“Selective use of samples is a really simple trick, and a lot of companies do it without even realizing it,” he says. “They rationalize their decision because their north star isn’t getting to an honest result. Their north star is getting to a number — and often a number that pays out a bonus to people.”
The Next Frontier
One of the complicating factors in any contemporary NPS program is that survey response rates have declined in recent years, Richard says, which has, in turn, prompted a steady drop in the quality of customer service data. The issue will only accelerate in the coming years as a larger share of customers are digital natives who are more comfortable providing feedback via social channels.
“A survey is a 1960s technology, and its origin is in someone standing on a street with a clipboard and asking you questions,” he says.
For Richard and his company, the solution is machine learning. “I no longer want to ask you whether you’re a promoter. I want to predict whether you’re a promoter,” he says.
The benefits are two-fold. First, this prediction approach eliminates the problem of getting customers to respond to survey questions. “I’m going to predict whether you’re a promoter whether you respond or not,” he says.
Machine learning also allows companies to predict whether a person is a promoter on a more timely basis, he says. “If something happened to you yesterday that changed your likelihood to recommend me and I didn’t send you a survey at the exact right moment, I don’t know it happened,” he says. With machine learning, “instantly, I’ve got a revised score for you, and that buys (your business) time.”
For example, he says, consider a scenario involving a complex business with large B2B customers. Suppose the firm’s largest account had a fifth consecutive technical support call that failed to resolve the customer’s problem. That piece of data could prove extremely valuable in intervening with that customer and preventing a drop in satisfaction — if it’s properly identified.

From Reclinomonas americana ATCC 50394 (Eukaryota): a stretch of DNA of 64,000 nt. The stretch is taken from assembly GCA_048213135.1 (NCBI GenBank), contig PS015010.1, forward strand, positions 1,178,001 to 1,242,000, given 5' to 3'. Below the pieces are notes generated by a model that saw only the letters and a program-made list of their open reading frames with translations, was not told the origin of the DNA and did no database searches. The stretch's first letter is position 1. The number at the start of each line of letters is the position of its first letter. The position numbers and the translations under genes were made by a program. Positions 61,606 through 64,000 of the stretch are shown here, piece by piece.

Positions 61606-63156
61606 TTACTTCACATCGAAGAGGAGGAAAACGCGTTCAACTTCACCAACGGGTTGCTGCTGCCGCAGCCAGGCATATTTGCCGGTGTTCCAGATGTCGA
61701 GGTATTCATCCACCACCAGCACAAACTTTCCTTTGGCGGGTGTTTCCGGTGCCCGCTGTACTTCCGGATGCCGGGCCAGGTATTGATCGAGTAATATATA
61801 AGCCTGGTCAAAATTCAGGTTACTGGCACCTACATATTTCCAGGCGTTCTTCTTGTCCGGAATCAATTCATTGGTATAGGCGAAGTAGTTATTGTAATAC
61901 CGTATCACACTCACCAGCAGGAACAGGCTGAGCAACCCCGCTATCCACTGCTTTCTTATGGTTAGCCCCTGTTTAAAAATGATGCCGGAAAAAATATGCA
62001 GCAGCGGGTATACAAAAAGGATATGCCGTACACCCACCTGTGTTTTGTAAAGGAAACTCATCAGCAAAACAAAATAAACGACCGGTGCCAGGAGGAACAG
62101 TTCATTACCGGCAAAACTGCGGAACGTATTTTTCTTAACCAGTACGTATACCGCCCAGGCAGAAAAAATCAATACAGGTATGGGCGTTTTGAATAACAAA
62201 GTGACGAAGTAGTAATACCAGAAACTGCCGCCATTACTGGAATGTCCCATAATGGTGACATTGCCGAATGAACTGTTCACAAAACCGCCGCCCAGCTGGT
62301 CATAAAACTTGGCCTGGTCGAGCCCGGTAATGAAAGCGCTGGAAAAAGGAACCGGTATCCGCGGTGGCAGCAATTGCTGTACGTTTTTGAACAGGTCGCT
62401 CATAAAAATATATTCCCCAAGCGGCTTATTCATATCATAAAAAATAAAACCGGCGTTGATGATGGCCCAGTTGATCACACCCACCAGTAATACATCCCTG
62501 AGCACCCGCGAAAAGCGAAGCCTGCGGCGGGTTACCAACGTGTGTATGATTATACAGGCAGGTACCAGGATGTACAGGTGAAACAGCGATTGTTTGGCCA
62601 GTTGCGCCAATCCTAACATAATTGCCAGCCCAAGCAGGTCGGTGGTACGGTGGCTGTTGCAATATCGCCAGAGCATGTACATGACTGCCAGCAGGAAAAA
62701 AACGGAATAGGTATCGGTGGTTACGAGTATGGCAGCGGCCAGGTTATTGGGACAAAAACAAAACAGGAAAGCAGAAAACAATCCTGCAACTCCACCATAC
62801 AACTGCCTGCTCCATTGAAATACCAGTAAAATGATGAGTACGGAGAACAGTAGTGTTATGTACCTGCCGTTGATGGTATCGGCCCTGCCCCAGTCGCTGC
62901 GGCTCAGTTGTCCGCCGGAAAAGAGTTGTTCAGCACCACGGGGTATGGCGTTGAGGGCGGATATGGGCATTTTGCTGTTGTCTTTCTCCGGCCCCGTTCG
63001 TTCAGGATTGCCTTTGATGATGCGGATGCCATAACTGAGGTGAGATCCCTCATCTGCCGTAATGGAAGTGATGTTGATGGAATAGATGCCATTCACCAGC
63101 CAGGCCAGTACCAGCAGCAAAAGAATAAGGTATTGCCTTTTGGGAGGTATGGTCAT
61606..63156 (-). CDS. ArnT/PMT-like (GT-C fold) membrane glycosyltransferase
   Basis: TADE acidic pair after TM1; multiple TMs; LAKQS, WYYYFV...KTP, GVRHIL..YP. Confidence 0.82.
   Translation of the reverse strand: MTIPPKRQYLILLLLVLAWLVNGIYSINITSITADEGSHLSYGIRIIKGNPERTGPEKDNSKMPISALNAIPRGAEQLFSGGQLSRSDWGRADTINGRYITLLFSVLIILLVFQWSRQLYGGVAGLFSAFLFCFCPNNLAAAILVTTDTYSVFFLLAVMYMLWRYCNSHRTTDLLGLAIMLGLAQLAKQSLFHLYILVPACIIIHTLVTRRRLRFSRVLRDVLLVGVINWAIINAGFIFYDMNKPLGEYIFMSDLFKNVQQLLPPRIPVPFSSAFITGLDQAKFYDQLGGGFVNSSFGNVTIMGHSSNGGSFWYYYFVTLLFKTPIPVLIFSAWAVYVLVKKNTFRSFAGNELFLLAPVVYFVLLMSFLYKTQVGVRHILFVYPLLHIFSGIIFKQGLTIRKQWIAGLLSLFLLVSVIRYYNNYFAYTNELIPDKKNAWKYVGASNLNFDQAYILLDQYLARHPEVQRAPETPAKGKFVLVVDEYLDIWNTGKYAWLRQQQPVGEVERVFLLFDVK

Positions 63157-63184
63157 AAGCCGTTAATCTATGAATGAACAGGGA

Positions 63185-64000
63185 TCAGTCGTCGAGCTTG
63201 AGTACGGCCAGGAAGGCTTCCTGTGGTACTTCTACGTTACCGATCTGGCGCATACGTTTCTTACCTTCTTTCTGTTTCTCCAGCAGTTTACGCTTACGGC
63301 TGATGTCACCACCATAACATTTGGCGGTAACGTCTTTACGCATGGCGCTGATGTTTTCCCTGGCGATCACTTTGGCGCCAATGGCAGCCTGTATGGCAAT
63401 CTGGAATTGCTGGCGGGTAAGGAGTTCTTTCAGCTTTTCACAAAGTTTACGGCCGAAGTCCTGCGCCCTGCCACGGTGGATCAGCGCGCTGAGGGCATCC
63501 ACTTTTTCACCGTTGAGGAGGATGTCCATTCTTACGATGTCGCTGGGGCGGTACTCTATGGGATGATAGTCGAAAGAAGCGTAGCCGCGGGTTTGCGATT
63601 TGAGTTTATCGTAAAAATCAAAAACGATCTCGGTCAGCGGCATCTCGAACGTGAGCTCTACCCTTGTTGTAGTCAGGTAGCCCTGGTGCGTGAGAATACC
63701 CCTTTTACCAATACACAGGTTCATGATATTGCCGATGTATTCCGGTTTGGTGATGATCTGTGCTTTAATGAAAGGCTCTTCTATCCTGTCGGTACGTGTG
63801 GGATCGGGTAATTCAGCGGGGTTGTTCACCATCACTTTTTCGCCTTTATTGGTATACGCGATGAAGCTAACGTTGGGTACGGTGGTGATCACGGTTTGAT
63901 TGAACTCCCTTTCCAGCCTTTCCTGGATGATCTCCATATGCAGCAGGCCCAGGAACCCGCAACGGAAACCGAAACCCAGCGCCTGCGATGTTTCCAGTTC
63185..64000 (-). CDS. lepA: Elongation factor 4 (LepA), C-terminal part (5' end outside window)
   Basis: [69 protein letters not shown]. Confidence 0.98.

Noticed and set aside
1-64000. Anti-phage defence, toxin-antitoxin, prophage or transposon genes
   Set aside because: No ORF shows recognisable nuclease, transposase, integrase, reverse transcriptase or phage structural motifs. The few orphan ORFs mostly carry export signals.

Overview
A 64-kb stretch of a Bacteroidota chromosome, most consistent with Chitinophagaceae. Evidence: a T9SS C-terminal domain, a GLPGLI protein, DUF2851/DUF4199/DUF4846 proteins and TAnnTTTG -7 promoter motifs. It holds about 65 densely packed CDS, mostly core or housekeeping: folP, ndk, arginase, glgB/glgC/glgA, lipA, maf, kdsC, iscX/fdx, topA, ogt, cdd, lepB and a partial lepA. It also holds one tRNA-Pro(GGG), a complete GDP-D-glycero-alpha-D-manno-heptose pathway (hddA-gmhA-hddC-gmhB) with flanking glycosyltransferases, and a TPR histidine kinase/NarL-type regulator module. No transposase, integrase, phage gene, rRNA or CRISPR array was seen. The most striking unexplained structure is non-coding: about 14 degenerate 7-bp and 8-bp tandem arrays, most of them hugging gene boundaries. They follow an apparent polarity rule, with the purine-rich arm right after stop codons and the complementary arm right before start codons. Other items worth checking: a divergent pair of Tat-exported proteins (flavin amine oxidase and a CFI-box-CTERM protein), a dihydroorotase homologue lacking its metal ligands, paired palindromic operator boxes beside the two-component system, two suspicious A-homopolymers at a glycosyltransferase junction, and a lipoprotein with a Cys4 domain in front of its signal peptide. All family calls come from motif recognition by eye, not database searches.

“If I can capture that data, I can adequately figure out whether it’s material or not, whether it’s tipped the customer from passive to detractor, or promoter to passive — and I can tell you the instant it happened.”
Capturing the Impact of Content Marketing
Every interaction your customer has with your brand plays a role in customer experience, and it will be reflected in your customer experience metrics.
That means content can play a key role in customer satisfaction. “Content to me talks to a lot of different problems,” Richard says. “It enables the buyer to understand what the company is about; it expands on the definition of the product and service to help the customer to get value from it. It informs and educates and conveys the additional value of the brand relationship in that regard.”
The correct design of the underlying analytics is key to capturing that impact, Richard says, and organizations should start by looking at all the underlying data on how customers respond to your value proposition and brand. “Customers don't think narrowly — they think expansively.”